• Updated 2023-07-12: Hello, Guest! Welcome back, and be sure to check out this follow-up post about our outage a week or so ago.

My short PDQ story


It's not really that I made some awesome customizations or hacks, like you guys here, but I decided to write a short post about my experiences with my newly acquired PDQ.

The choice

I chose the PDQ because of two reasons:

  • I needed the most powerful portable Mac that would be capable of sharing data with my SE (serial / floppy) out of the box and yet modern enough to be able to talk to my MacBook Pro.
  • When I was a kid, I always wanted to have one of "those black G3 PowerBooks".

The setup

It's a regular 233 MHz PDQ, except for extended RAM (384 MB) and a bigger HDD (9 GB). I also got it a floppy drive, a WLAN PC card and a PC USB adapter.

The system(s)

I currently triple-boot Mac OS X (10.2. 8) , Mac OS 9 (9.2.2) and Mac OS 8 (8.1). Apparently, the USB adapter wouldn't work with Mac OS 9 and below. Also, I still have some really old stuff that wouldn't run on anything above Mac OS 8. That's why I came up with this configuration.

The problems

I came across several problems getting to where I am now. I'm now going to briefly describe each one of them.

The USB adapter

Even though I was convinced that any OHCI-compatible PCMCIA USB card would work under Mac OS 9 (which was initially the only OS I intended to use on my PDQ), I found out that it was not necessarily true. I bought an AKE USB 2.0 CardBus BC168 and it wasn't even recognized by OS 9. I described it in detail in another thread. Trying a bunch of different USB drivers didn't pay off. I tried several methods that I found on the Internet (none of which were dedicated to this specific card, by the way), but I ended up installing OS X to be able to use it at all. My guess is that if I had managed to get a known-to-work card, I would have spared myself a whole lot of time and the need to install OS X. Nonetheless, the USB adapter works out of the box under OS X. And for the record, Mac OS 9 is limited to USB 1.1 speeds (the Apple's drivers wouldn't allow for more).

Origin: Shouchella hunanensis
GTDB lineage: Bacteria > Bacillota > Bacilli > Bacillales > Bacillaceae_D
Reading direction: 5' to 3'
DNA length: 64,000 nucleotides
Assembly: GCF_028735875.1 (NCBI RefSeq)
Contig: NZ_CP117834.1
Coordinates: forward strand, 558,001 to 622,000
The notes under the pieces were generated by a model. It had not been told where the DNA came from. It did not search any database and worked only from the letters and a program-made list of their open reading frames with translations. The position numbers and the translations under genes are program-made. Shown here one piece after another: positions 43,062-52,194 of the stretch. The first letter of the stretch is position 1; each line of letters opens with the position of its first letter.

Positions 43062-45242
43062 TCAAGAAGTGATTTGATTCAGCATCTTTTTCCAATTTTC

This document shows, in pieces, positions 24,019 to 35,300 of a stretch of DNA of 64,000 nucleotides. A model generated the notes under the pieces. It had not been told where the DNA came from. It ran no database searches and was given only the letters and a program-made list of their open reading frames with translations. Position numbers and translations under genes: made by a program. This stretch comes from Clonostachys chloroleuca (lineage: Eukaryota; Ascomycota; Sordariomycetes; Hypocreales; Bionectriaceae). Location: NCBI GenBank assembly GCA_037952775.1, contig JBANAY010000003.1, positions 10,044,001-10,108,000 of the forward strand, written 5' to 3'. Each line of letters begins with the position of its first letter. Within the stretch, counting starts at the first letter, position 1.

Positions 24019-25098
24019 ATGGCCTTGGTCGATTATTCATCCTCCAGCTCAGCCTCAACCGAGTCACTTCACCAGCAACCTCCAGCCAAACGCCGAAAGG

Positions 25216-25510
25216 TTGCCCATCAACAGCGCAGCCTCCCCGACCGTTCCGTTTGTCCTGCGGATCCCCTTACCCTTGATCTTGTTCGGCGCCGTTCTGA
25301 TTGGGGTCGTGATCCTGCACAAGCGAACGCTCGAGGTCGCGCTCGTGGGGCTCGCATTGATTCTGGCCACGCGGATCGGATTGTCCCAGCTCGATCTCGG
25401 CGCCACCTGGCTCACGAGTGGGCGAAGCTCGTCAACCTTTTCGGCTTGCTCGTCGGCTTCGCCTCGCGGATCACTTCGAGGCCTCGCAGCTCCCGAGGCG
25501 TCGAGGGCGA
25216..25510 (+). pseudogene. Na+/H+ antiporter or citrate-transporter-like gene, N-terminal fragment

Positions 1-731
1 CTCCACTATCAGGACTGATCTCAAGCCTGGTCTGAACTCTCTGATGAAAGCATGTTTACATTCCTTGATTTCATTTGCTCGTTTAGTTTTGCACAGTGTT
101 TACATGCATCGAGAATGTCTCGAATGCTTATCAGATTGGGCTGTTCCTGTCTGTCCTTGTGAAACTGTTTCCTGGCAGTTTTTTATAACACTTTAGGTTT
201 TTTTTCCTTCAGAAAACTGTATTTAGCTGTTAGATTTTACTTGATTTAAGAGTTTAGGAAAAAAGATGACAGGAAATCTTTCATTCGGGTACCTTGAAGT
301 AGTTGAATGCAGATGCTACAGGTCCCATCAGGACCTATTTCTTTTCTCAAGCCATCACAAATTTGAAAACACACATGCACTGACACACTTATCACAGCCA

The WLAN card

This one was a more fortunate purchase. I got a Lucent Technologies WaveLAN Silver, which, after installing the AirPort drivers for the OS 9, was successfully recognized as an AirPort PC card. That made it really comfortable to use... until I installed OS X! There are a few options when it comes to custom WLAN PC cards under OS X. Firstly, I found IOXperts drivers but it is a commercial product and I really wasn't into any additional (and unnecessary) expenses. That's how I found the WirelessDriver, which sounded like the perfect solution. And in fact it was, but not without hassle.

The package that I got from the repository (1.0.0b5) wouldn't even install. I figured out that it was caused by the preference pane sub-installation. I fixed it by installing it in my home directory and then moving it to /System/Library/PreferencePanes/. But it wasn't over yet. The card still wasn't recognized by the Network preference pane (there was no new interface corresponding to the card). I figured out that the kext (Kernel EXTension) wasn't loaded, so I tried loading it by myself:

sudo kextload -t /System/Library/Extensions/WirelessDriver.kext
Indeed, there were some problems with the kext and it could not be loaded. The "-t" switch told me that the permissions / ownership of the extension were invalid. That was easily fixed by issuing the following command:

sudo chown -R root:wheel /System/Library/Extensions/WirelessDriver.kext
The other problem lied within the Info.plist - one of the keys had a value of an inappropriate type. That required a quick inspection of the mentioned file and the solution was also straightforward: